Whenever I drop the phrase “Threat Intelligence” into conversation with cybersecurity leaders, I’m met with a sceptical raised eyebrow – or perhaps a rather more direct – and pithy – response.

According to securityweek.com, the average large enterprise gets nearly 17,000 cyber security alerts each week, investigates only 4% of these, and spends more than £800,000 annually responding to false positives – erroneous or inaccurate alerts.

People really don’t need more tools that generate generic alerts – we’re already overwhelmed by the amount of data we need to process & understand, and the vast majority of data turns out not to be relevant to your own company, brand, or infrastructure.

Another live feed of ‘bad IP addresses’ isn’t “Threat Intelligence” – it’s just more data. On the contrary, we should be focusing our limited resource on threats to our specific digital assets, customers, employees, and supply chains.

If I had to guess, I’d say 75% of the companies I talk to do not have any form of outward-looking capability which could help identify external threats to their organisation – so they have no hope of trying to prevent the damage they could cause.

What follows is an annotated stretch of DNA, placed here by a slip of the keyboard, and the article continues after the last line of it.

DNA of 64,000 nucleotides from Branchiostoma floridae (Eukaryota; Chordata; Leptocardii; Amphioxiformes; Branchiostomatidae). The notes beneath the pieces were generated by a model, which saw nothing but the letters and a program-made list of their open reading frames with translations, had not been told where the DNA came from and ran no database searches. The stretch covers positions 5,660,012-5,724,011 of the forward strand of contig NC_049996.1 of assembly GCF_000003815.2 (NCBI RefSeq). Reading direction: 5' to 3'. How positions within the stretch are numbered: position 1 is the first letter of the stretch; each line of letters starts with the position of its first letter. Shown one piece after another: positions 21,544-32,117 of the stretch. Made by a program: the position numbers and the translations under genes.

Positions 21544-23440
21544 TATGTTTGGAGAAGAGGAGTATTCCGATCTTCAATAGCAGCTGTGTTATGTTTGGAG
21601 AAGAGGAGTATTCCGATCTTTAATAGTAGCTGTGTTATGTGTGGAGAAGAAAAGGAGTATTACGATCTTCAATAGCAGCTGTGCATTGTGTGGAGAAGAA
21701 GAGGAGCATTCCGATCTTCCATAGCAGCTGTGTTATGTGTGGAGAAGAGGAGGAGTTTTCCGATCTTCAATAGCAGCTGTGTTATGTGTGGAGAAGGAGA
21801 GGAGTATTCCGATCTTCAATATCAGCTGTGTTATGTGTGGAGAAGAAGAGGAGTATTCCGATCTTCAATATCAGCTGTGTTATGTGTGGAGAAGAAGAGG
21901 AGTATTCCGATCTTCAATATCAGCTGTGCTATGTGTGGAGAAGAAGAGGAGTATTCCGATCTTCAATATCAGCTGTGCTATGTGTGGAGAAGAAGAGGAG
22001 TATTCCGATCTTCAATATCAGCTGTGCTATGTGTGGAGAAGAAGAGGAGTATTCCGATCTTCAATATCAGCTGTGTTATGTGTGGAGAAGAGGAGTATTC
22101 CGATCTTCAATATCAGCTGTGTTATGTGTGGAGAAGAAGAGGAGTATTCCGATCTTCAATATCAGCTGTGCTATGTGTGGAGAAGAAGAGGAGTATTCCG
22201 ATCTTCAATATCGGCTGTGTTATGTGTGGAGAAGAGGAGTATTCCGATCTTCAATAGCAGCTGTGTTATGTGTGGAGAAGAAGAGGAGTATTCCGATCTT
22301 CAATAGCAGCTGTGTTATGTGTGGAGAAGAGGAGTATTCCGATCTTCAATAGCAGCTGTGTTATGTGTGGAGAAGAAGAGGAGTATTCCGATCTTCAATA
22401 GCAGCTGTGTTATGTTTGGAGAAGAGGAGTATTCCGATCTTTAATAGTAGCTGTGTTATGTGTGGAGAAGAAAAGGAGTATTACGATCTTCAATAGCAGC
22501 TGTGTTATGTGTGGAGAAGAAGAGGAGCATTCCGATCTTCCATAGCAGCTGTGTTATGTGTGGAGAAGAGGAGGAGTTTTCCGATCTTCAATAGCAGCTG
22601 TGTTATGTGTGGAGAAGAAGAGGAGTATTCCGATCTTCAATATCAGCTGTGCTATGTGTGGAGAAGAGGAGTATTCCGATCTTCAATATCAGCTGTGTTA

Cyber reconnaissance techniques, combined with continuous monitoring, can uncover how malicious actors plan their attacks. It’s paramount to anticipate threats before they materialise. Bad actors can quickly and easily profile your organisation on the Dark Web, where billons of compromised login credentials are freely available if you know where to look. Your own organization will feature there for sure.

That pretty dashboard showing you the latest IOT malware trending in Bulgaria may look great, but when was the last time it helped you do anything differently? In reality it’s just costing you time and money.

Instead, why not deploy an Advanced Threat Protection platform? Focused, multi-layered keyword lists limit threats notifications to your own brands, domains, assets and servers. That way, you can cut out the clutter, and focus your efforts investigating threats targeted at you – not the rest of the internet.

You might hear about the breaches that make the news, but your organisation might be on the way there as we speak. So why not take a more intelligent approach to threat management? Now that’s what I call “Threat Intelligence”…

Learn more about Smart Intelligence? 

Sam Hooke